Category ArchiveVideo Rental
First off you can sign up for a free trial which provides a month of free service. The service includes unlimited streaming to web browsers and mobile devices with other consumer electronic support coming soon. But not only is this a streaming service it also comes with four DVD retals at Redbox kiosks every month. After your free trial ends the service costs $8 per month.
That is some deal. A similar subscription from Netflix costs twice that amount ($7.99 for streaming and $7.99 for one-DVD-at-a-time by mail = $15.98).
The downside is Netflix has been spending a lot of capital to procure titles for many years now so Redbox is behind on that front. Just a brief glace at the offers showed several new releases (like Denzel Washington’s latest Flight) but mainly a lot of title you’ve never heard of before (The Hit List, Dolan’s Cadillac, etc.).
It’s a free trial, what can you lose?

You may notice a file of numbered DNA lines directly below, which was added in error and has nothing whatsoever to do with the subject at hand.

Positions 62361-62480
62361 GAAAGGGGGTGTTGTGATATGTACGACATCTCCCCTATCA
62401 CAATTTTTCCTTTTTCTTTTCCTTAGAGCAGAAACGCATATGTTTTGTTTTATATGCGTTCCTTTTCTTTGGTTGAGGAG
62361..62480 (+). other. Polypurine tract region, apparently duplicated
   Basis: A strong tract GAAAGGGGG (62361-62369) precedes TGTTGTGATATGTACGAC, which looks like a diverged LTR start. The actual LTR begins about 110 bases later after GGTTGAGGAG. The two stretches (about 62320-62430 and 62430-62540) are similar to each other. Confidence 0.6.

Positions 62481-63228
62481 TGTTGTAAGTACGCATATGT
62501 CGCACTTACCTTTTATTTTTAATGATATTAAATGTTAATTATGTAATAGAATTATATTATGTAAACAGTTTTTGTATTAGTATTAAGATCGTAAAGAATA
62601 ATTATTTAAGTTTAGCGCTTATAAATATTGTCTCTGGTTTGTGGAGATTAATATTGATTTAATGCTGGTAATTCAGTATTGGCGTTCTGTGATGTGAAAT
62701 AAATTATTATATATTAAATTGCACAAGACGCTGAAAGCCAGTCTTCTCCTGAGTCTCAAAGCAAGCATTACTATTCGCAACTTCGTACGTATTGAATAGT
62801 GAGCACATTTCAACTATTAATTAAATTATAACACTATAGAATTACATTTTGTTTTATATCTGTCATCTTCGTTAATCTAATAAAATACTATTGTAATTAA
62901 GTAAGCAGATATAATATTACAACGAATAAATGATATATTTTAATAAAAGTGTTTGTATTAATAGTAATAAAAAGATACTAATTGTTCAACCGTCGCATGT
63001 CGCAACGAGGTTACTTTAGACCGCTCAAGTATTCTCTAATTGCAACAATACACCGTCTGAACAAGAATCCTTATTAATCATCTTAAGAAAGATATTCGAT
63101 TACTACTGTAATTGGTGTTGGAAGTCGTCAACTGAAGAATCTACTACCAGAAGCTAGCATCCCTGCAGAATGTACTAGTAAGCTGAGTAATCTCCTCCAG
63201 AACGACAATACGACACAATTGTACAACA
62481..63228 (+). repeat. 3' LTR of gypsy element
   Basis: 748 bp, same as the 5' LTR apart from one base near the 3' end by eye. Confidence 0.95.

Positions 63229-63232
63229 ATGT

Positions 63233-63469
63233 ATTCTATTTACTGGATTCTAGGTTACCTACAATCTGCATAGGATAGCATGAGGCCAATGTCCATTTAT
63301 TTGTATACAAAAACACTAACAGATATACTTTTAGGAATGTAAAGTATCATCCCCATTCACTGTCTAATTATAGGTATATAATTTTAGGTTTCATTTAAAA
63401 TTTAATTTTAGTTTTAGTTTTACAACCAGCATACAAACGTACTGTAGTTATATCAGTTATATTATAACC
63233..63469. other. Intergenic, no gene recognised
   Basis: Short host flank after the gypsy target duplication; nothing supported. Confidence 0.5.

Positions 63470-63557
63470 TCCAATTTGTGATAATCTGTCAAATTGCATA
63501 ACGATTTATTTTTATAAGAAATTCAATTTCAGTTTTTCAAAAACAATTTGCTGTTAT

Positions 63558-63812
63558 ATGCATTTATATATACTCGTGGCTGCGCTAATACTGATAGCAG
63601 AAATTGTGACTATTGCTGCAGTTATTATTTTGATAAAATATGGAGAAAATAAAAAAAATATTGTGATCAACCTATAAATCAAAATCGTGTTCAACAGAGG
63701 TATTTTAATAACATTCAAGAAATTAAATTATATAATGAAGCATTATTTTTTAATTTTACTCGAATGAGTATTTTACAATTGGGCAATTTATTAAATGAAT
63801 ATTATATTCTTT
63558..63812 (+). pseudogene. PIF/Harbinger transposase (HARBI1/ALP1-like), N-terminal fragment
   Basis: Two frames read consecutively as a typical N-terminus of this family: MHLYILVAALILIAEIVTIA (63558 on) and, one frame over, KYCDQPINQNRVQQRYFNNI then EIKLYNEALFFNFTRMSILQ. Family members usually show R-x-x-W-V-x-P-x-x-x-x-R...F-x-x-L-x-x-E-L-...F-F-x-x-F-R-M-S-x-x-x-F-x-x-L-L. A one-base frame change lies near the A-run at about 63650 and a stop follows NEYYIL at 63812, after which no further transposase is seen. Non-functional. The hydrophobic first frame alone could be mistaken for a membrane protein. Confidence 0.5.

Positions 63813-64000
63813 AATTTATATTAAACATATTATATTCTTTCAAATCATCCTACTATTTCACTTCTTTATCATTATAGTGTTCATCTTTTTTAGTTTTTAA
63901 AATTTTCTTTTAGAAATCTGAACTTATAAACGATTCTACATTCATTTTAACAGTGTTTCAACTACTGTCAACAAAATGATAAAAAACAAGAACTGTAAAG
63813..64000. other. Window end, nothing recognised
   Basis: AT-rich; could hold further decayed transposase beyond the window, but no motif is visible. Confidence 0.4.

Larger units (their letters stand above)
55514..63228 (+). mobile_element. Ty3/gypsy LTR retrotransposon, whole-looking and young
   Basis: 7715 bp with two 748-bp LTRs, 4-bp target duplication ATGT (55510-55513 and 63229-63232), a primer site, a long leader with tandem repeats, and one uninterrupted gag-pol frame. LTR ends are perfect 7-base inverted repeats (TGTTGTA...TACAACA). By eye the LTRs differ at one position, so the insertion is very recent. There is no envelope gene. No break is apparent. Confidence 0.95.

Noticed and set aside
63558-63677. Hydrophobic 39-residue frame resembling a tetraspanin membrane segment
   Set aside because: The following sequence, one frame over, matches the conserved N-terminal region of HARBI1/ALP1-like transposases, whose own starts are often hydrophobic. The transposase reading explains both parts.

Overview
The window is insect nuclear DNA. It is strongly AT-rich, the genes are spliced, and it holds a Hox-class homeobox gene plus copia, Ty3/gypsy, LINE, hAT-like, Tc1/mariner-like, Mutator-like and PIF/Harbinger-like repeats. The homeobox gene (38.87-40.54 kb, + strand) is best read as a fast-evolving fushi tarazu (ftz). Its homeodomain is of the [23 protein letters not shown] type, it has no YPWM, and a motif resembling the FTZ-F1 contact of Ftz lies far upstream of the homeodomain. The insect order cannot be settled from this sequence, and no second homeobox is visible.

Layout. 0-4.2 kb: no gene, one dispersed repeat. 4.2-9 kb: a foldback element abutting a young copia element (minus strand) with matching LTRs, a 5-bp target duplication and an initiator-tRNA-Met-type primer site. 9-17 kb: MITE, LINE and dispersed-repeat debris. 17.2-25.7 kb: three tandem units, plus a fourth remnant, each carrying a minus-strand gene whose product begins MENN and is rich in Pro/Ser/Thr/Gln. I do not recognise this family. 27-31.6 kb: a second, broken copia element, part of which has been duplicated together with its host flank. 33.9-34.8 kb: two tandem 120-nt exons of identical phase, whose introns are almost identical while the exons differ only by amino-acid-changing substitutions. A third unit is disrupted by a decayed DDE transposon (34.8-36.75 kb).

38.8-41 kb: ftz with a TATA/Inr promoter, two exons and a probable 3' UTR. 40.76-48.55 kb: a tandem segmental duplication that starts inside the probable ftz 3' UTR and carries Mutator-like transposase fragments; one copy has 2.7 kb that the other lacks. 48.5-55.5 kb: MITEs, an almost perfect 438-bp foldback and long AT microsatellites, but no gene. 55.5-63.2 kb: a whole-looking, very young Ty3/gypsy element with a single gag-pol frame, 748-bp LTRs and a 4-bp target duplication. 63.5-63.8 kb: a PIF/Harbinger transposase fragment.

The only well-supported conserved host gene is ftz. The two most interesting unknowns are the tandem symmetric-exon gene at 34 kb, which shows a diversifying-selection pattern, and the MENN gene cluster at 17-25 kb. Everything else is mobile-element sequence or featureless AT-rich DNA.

Video Rental Steven Kippel on 10 Feb 2013
How the new USPS delivery schedule affects your Netflix queue
I understand that a lot of people just stream movies now, but as I’ve discussed before this isn’t a solution for all of us. I particularly like hard to come by movies and TV programs which Netflix carries in DVD format that nobody streams. Of course the main-stream tech media just assumes we all torrent whatever we want so the disc idea is completely dead, I’m not one of those people who steals – yes, it is stealing and all justifications for it are overwrought and wrong – and I don’t encourage you to do so either, so I have a one disc at a time subscription which allows me to catch up on shows like Homocide: Life On The Streets.
I did a bit of the numbers concerning the best-case scenario for Netflix DVD queue; that is I imagined the DVD is watched the night it is received and mailed out the following day. This means the first movie goes back to Netflix on Monday and you receive your next disc on Wednesday. That disc goes out Thursday and your next disc comes back on Saturday. Wash. Rinse. Repeat. Assuming the first week begins with a disc at home, that is nine DVDs in four weeks with the current mail delivery schedule; 105 total discs for a year extrapolated to 52 weeks.